Reports from Aleppo have been particularly harrowing for the past month, as Syrian government forces, supported by Russian airstrikes and Iranian-backed militias, have squeezed the remaining rebels out of the eastern portion of the city. The collapse seemed to come all at once, with fighters loyal to Bashar al-Assad making more territorial gains in the city’s rebel enclaves since mid-November than they had in the previous four years since the opposition first seized it.
As the offensive reached its final stages this week, the United Nations received reports of massacres of civilians; a spokesman for the UN high commissioner for human rights said women and children had been shot trying to flee. “We’re filled with the deepest foreboding for those who remain in this last hellish corner” of the city, the spokesman, Rupert Colville, said at a news conference. Estimates vary as to how many there are; an American official gave the BBC the figure of 50,000; the Syrian Observatory for Human Rights, a Britain-based monitoring group, estimates that 130,000 people have fled eastern Aleppo since the start of the latest offensive. Russian state media now says the regime controls 98 percent of the city; a source in the Syrian military told The Guardian Monday the regime was in its “last moments before declaring victory.”
The speed of recent advances has obscured the slower-moving crisis that’s been building in the city for much of the past year. In February, the Syrian army and its allies came close to encircling the rebel enclave entirely; those areas, and the civilians in them, have under varying degrees of siege nearly ever since, with food and medical supplies dwindling. It’s a tactic Assad has used to retake territory elsewhere in the country. One of eastern Aleppo’s last pediatricians was killed there in May; its last working hospital was bombed out of service in November. Ahead of Tuesday’s ceasefire and evacuation deal——confirmed by both the rebels and the Russians—people trapped in the city’s shrinking rebel territory gave desperate accounts to journalists and on social media. A resident said via text message to The New York Times and other outlets: “All of us are waiting, dying now in the last neighborhoods.” Another told The Washington Post: “We’re in a very tiny area, and there are so many families stuck here. ... Either they can’t leave because they are wanted by the government, or they don’t want to leave because this is their home.” A journalist in eastern Aleppo wrote at Al Jazeera: “We are all praying for rain. When it rains, the planes can’t fly and the bombardment stops for a short while.”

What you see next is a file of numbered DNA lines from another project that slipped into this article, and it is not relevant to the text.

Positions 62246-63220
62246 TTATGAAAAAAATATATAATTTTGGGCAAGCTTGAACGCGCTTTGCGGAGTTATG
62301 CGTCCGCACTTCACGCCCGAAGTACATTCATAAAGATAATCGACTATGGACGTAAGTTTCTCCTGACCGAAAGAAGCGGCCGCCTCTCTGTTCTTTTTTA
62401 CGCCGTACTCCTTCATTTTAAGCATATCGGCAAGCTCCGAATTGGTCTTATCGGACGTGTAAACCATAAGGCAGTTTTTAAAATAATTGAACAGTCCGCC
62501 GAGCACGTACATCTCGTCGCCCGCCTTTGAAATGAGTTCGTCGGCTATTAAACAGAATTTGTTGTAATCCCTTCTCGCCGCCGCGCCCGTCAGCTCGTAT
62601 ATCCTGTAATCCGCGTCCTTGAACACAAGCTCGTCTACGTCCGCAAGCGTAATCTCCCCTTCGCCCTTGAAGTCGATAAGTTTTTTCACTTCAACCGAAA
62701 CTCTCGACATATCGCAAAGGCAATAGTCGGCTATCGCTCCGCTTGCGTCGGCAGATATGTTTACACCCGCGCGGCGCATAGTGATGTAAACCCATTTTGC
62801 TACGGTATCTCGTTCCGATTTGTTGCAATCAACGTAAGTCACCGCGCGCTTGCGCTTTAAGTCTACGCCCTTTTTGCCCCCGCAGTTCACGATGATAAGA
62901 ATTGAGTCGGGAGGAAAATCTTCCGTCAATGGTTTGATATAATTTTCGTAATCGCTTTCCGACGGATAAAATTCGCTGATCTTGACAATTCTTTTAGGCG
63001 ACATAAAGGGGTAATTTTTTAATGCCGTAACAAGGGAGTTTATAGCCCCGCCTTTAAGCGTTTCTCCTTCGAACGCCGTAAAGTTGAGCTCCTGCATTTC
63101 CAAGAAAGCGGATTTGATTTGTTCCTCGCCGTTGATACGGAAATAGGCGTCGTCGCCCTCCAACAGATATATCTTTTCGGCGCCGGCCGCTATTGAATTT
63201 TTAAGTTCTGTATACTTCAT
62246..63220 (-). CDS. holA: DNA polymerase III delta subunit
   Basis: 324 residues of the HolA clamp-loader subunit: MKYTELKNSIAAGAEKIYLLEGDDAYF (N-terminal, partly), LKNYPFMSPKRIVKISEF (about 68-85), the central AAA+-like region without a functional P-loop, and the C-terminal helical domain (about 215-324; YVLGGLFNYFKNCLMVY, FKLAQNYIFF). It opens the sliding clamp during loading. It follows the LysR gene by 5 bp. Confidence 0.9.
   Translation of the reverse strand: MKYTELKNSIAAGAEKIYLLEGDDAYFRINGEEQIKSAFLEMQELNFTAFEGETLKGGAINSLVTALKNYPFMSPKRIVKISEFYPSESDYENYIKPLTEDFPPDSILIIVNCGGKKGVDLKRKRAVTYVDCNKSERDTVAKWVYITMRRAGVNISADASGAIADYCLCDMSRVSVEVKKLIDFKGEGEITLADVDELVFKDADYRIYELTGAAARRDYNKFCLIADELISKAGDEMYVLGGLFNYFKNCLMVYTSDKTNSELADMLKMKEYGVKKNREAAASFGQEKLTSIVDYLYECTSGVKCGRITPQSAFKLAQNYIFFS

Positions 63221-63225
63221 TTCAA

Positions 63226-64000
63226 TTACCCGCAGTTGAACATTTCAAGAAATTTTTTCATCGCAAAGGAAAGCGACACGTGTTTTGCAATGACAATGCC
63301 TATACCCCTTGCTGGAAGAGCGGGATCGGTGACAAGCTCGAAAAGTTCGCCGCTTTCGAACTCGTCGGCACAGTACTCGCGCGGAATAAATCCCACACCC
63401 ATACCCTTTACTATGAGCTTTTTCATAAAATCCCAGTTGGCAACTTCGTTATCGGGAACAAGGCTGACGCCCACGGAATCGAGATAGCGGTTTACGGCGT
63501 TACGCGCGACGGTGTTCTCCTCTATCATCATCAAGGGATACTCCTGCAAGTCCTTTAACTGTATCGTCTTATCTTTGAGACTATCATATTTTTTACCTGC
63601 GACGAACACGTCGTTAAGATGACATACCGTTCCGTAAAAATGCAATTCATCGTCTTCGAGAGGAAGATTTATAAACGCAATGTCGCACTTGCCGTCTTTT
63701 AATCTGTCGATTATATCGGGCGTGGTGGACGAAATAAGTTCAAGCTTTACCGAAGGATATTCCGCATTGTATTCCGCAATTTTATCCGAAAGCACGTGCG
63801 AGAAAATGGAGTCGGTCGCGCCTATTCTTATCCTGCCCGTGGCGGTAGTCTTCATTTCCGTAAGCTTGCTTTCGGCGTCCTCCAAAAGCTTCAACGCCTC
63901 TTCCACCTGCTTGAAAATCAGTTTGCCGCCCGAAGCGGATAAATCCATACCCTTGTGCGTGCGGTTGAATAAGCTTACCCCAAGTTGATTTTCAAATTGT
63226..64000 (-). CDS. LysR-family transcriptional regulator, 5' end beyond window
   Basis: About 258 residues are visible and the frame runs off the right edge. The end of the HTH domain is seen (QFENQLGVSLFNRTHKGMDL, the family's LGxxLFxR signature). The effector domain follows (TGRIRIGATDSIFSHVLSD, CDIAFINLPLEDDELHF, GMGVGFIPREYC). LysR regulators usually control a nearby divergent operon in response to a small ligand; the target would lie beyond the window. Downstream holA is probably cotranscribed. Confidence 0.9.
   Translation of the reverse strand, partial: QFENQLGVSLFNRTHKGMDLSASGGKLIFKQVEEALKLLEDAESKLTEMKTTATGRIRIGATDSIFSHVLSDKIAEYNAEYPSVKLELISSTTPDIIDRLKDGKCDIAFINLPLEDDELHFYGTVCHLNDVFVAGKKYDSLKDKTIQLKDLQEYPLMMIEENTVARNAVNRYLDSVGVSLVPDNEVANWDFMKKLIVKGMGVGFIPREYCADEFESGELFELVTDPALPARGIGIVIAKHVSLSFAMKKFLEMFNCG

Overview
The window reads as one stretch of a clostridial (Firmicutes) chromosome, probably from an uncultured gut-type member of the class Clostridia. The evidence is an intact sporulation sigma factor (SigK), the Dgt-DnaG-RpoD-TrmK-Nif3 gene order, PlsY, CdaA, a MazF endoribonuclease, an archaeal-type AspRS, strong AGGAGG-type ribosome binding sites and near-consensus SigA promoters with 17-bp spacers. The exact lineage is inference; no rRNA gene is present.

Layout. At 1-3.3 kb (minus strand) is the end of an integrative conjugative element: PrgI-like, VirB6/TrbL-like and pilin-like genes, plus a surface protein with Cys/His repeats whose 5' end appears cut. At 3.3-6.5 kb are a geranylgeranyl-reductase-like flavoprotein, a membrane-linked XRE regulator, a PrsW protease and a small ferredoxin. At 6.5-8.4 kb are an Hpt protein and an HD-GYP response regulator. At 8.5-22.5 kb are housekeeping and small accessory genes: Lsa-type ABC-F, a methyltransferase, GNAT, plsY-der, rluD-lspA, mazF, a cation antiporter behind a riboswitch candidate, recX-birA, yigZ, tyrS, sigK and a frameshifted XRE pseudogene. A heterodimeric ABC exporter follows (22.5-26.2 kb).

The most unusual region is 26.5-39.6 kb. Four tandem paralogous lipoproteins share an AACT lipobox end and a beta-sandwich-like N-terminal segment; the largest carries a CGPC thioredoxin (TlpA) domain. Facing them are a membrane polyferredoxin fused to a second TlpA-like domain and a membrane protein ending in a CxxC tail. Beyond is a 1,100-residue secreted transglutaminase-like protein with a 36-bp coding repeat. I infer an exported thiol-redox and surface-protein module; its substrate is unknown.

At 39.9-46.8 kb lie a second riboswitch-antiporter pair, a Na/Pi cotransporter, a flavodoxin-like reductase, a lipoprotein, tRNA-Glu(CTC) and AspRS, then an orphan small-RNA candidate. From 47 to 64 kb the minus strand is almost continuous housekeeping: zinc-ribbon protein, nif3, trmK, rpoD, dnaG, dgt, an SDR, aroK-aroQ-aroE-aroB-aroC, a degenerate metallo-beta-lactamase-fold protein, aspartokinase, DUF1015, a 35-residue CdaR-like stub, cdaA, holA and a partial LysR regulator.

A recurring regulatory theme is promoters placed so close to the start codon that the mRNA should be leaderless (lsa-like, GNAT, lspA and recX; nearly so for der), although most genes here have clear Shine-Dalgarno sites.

Back in February, I spoke to Andrew Tabler of the Washington Institute for Near East Policy about what would happen if Aleppo fell; he said it would “cement the regime’s hold on ‘essential Syria’”—its major cities along the Western spine of the country—and potentially free up forces for it to deploy elsewhere. When I spoke to him again on Tuesday as government victory appeared imminent, he said he still anticipated a long war ahead. “The regime’s manpower shortages are so severe that I don’t think they’re going to immediately launch into a campaign to retake the rest of the country,” he said. A condensed and edited transcript of our conversation follows.
Kathy Gilsinan: The [eastern parts of the] city had been held by rebels for four years. How did it fall so fast?
Andrew Tabler: This has been going on for a long time, this operation. Aleppo was surrounded in the summer, earlier this year. There were attempts to break through that siege but they were not sustainable. The way the regime has carried out these siege-and-starve operations—which they call ceasefires—is you surround an area and you squeeze it. In squeezing it, you weaken the population there—there haven’t been humanitarian deliveries of any really sizable amount into East Aleppo. You also weaken the military groups in that area, because they cannot be resupplied; also the crisis led to some infighting among different opposition groups, which didn’t help. So all of those things led to a situation where, with more support from Russia and from Iranian-backed forces, [regime forces] were able to squeeze the pocket substantially and now we’re in the situation we’re in today.